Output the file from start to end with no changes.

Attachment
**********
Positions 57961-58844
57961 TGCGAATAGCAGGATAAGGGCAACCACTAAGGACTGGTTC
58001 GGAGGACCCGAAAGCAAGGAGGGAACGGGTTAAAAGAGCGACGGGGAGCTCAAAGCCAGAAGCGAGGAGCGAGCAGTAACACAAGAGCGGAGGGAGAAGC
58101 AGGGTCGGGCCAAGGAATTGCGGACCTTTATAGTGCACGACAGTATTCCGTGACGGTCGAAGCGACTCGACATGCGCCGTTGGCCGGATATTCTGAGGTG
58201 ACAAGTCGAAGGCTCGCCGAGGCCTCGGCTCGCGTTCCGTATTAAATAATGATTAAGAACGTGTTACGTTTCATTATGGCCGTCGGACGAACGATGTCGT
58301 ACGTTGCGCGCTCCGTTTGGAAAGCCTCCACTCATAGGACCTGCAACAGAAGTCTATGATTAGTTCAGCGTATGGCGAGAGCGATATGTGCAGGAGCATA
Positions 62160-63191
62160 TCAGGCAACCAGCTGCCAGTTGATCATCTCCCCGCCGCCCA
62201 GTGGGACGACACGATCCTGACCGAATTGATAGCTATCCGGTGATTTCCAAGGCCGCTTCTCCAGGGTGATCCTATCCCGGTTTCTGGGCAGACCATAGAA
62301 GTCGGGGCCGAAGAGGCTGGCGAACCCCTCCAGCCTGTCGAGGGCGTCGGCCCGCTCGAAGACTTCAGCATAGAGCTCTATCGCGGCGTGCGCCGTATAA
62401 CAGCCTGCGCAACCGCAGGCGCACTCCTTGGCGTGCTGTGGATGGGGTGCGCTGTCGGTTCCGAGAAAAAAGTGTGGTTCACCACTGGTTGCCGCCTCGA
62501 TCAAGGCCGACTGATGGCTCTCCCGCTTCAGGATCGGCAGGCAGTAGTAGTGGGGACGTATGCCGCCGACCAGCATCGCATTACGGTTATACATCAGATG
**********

Positions 57961-58844
57961 TGCGAATAGCAGGATAAGGGCAACCACTAAGGACTGGTTC
58001 GGAGGACCCGAAAGCAAGGAGGGAACGGGTTAAAAGAGCGACGGGGAGCTCAAAGCCAGAAGCGAGGAGCGAGCAGTAACACAAGAGCGGAGGGAGAAGC
58101 AGGGTCGGGCCAAGGAATTGCGGACCTTTATAGTGCACGACAGTATTCCGTGACGGTCGAAGCGACTCGACATGCGCCGTTGGCCGGATATTCTGAGGTG
58201 ACAAGTCGAAGGCTCGCCGAGGCCTCGGCTCGCGTTCCGTATTAAATAATGATTAAGAACGTGTTACGTTTCATTATGGCCGTCGGACGAACGATGTCGT
58301 ACGTTGCGCGCTCCGTTTGGAAAGCCTCCACTCATAGGACCTGCAACAGAAGTCTATGATTAGTTCAGCGTATGGCGAGAGCGATATGTGCAGGAGCATA
Positions 62160-63191
62160 TCAGGCAACCAGCTGCCAGTTGATCATCTCCCCGCCGCCCA
62201 GTGGGACGACACGATCCTGACCGAATTGATAGCTATCCGGTGATTTCCAAGGCCGCTTCTCCAGGGTGATCCTATCCCGGTTTCTGGGCAGACCATAGAA
62301 GTCGGGGCCGAAGAGGCTGGCGAACCCCTCCAGCCTGTCGAGGGCGTCGGCCCGCTCGAAGACTTCAGCATAGAGCTCTATCGCGGCGTGCGCCGTATAA
62401 CAGCCTGCGCAACCGCAGGCGCACTCCTTGGCGTGCTGTGGATGGGGTGCGCTGTCGGTTCCGAGAAAAAAGTGTGGTTCACCACTGGTTGCCGCCTCGA
62501 TCAAGGCCGACTGATGGCTCTCCCGCTTCAGGATCGGCAGGCAGTAGTAGTGGGGACGTATGCCGCCGACCAGCATCGCATTACGGTTATACATCAGATG